"An idiot thinks he knows everything. A wise man knows he has much to learn." - Lao Tsu
While it is customary on the Internet to feign expertise on every subject one can quickly glean from Wikipedia, it can be a relief to admit that some things are simply beyond our comprehension. Here is your chance to admit your ignorance! In this thread, post things you do not understand.
Me first. I don't understand this philosophy blog entry that I came across through some aimless Googling: Bakhtin’s Chronotopic Events: Notes on Novelistic Space-Time
I don't generally read philosophy, particularly contemporary philosophy from Europe (namely, France). I find it inscrutable. I've come across names like Laruelle, Badiou, Deleuze, et al. With most of this stuff, I'm only slightly interested in the actual content (or anti-content, I guess, in the case of Laruelle). But I find it pretty fascinating to suddenly find the stuff I'd previously regarded as difficult suddenly seem like the epitome of lucidity and eloquence in comparison to new material I encounter. It's like discovering progressively more and more frontiers of unfathomability that I didn't know existed. It can be a useful exercise for expanding your mind.Bakhtin’s chronotope is all about the relations and implications of space-time. For Bakhtin, the chronotope “defines genre and generic distinctions,” which may explain his approach throughout the essay as well as Todorov’s own interest in Bakhtin (84-85). If we can think Bakhtin with Bergson, the chronotope can be considered a material assemblage of images with a duration that contracts them into a volume. Analyzing the various forms of chronotope leads to producing a problematics of narrative types.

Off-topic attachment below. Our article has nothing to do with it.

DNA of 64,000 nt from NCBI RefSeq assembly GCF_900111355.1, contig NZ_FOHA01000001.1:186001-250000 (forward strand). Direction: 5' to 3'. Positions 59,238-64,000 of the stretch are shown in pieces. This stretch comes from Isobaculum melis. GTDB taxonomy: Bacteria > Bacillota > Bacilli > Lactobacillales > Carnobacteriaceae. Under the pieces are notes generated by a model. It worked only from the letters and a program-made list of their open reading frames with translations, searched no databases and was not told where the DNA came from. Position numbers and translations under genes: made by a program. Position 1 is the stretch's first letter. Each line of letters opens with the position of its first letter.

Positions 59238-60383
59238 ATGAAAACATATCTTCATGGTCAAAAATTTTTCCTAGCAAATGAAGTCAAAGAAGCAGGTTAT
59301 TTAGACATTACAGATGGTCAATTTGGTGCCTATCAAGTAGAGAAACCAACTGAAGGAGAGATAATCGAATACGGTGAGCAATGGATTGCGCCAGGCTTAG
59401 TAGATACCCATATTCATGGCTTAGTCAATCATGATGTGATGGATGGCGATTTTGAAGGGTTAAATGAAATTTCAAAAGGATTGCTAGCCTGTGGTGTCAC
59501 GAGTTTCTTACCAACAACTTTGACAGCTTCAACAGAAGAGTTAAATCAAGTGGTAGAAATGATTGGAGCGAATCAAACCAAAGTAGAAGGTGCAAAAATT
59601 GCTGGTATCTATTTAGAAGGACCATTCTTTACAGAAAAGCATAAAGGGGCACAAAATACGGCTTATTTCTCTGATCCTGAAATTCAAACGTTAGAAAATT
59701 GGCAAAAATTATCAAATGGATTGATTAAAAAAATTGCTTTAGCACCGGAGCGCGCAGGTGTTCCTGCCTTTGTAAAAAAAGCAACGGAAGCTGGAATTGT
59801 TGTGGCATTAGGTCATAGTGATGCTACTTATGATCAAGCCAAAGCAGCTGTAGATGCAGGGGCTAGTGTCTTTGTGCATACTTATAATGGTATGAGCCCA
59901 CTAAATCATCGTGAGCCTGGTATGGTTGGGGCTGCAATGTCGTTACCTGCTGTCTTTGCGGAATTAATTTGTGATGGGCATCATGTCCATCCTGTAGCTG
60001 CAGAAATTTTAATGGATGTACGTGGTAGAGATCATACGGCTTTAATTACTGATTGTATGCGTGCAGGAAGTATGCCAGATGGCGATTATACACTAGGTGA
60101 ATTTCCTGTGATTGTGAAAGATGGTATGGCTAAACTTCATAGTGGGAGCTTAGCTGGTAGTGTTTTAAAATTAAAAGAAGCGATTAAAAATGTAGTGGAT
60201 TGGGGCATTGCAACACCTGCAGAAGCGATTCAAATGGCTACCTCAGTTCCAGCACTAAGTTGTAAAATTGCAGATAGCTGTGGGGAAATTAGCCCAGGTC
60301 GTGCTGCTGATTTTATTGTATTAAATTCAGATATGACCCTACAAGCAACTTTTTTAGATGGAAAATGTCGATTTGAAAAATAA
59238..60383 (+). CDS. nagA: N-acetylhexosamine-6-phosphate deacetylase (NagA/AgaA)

Bakhtin begins by analyzing the Greek romance, which he argues “utilized and fused together in its structure almost all genres of ancient literature” (89).
For Bakhtin, time is specifically significant in this genre because it never effects change for the hero: “in it there is a sharp hiatus between two moments of biographical time, a hiatus that leaves no trace in the life of the heroes or in their personalities” (90). Bakhtin labels this “adventure-time,” which is “highly intensified but undifferentiated” (90).